These are my facebook ad stats for a single campaign that contains six ad sets targeting six cities. I have many more stats but the screen capture would be too small if I copy/pasted all the columns to the right. I’ll share with you some of my Facebook ads experience here, along with other book marketing steps I’ve taken.
First, I chose to target these cities because they represent some of the highest reading cities in America. Seattle is #1, Portland #2, DC #3. Austin and Denver represent places where I have a strong influence, and are also in the top ten. Atlanta joins Austin, Denver, and DC as places with a large number of cybersecurity professionals. Targetting these cities is what we term in product marketing as a Go-to-Market plan (GTM).
Notice this dashboard allows me to enable or disable the target cities. I could have created a single campaign that included all these cities in a single ad set. Separating them allows me to review their performance and make adjustments. Some stats aren’t shown here but while Seattle has the best Click-Through-Rate (CTR), for whatever reason DC is the cheapest per click. I’ve had all them running at once but have currently disabled all cities except DC – which actually captures the entire DC to Baltimore corridor.
The Facebook ads dashboard would not show how many clicks eventually lead to a sale, but it could if I leveraged the method of adding pixels from my Amazon seller’s page to my ad settings. I can’t do that because it requires me to control the code on my selling website. The Amazon dashboard is robust enough though that I can easily correlate results from the two.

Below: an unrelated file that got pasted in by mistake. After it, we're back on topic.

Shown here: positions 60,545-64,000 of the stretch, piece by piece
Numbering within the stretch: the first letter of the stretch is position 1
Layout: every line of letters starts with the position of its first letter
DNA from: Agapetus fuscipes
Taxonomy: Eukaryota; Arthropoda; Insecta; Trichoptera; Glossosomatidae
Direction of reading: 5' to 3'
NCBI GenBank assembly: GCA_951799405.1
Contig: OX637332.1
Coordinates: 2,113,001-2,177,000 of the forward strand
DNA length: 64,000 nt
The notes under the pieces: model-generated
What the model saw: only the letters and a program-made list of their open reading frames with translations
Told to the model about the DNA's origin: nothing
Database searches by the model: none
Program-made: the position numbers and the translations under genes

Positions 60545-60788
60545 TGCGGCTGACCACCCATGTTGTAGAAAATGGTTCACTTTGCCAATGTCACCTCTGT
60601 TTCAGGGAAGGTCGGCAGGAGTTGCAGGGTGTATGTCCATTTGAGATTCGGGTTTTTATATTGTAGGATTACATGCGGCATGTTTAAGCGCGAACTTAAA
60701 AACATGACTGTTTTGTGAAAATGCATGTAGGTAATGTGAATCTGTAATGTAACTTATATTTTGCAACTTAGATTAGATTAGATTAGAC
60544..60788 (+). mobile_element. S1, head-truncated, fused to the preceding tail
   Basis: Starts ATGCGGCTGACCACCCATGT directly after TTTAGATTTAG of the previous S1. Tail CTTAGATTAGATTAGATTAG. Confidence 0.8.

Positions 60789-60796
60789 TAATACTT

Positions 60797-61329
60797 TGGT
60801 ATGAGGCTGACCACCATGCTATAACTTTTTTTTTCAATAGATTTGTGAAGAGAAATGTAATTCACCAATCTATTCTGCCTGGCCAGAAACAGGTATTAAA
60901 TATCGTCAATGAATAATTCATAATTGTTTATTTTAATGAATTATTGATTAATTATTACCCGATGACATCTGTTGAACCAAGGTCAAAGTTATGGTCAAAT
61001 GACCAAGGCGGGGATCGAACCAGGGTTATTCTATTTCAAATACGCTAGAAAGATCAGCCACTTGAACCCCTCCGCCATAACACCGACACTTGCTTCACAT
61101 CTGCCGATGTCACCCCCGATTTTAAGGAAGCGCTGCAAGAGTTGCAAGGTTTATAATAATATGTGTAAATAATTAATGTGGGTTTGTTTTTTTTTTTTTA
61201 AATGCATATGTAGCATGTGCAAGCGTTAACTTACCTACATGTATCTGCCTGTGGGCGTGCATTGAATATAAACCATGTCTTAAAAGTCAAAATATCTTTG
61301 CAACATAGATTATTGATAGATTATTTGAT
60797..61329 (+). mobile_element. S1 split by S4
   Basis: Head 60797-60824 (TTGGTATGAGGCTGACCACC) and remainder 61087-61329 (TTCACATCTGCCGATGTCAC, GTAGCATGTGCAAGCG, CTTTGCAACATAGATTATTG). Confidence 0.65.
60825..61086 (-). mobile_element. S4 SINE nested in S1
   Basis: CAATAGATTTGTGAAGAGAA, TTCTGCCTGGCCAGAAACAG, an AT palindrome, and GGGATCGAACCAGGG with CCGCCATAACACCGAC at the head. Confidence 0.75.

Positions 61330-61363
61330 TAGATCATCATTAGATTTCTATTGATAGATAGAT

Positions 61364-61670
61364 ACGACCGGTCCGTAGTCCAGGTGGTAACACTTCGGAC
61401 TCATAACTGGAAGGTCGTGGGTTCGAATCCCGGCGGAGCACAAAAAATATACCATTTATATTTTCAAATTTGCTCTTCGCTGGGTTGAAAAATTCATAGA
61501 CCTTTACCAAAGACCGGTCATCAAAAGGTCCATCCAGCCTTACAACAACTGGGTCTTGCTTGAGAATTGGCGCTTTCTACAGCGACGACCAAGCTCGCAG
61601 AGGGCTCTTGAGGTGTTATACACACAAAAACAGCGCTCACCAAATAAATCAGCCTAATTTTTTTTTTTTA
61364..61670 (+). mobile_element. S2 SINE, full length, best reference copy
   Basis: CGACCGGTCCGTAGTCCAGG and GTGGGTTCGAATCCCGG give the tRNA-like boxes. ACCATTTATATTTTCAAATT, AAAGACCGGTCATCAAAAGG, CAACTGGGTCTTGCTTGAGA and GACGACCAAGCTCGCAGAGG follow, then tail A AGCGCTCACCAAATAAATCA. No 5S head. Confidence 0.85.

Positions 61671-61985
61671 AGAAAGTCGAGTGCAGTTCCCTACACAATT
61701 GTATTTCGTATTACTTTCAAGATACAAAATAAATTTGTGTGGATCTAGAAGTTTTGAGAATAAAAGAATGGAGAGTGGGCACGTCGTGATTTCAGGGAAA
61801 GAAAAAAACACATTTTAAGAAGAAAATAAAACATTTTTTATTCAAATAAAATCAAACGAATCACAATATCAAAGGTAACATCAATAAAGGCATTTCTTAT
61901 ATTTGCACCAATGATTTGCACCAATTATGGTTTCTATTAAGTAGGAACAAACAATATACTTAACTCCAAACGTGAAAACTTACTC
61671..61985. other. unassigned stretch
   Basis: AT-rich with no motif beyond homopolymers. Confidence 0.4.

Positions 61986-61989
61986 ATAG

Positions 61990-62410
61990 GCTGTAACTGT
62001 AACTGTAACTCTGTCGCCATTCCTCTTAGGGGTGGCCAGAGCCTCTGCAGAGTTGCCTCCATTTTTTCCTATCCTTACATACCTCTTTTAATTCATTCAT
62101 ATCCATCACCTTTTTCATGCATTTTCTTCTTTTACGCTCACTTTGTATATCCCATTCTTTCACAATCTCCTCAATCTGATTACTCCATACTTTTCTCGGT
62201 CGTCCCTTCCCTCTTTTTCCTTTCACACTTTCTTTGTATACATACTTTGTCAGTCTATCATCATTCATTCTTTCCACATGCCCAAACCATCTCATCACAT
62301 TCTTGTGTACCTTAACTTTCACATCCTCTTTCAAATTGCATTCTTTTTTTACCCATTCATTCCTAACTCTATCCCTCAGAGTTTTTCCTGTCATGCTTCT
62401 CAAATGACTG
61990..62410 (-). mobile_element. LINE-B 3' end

Further marketing efforts involve mailing books to influencers. I have yet to receive the books to mail because Amazon is super slow at printing and shipping authors’ books – copies that are invoiced at cost, which for my novel is $3.03 each. Once I receive them, I already have a list of mail-to addresses.
I finally received my first online review – 4 out of 5 stars – which made me happy. I’m told I need a good ten reviews to sway readers to make the purchase. It’s a process. Some friends promoted my book on LinkedIn for me. I also have links to my book on this blog. You probably can’t see them if you’re reading this on a mobile device – not enough screen real estate.
And I just added links on another blog of mine that I wrote to share my experience with cancer a few years back. I haven’t produced content there in five years, and normally it only gets three hits a day on average. Readership tripled though back in July, and tripled again in January. It almost receives as many views now as this blog, and I do nothing to promote it. From my stats, I know three things. Readers are randomly global, all are going to my blog post titled “Cystoscopy“, and most of them are coming from Pinterest. I went to Pinterest and searched on the term cystoscopy and noticed a photo and link to my blog shows up near the top.
No idea what made cystoscopies suddenly so popular. If it leads to me selling more books, I’ll take it. There are two camps of writers, those for and against blogging. Blogging is writing and I don’t understand why some authors don’t get that. They say it’s important for a writer to maintain an email list of readers. That’s so nineties. I have my blogs as my digital presence.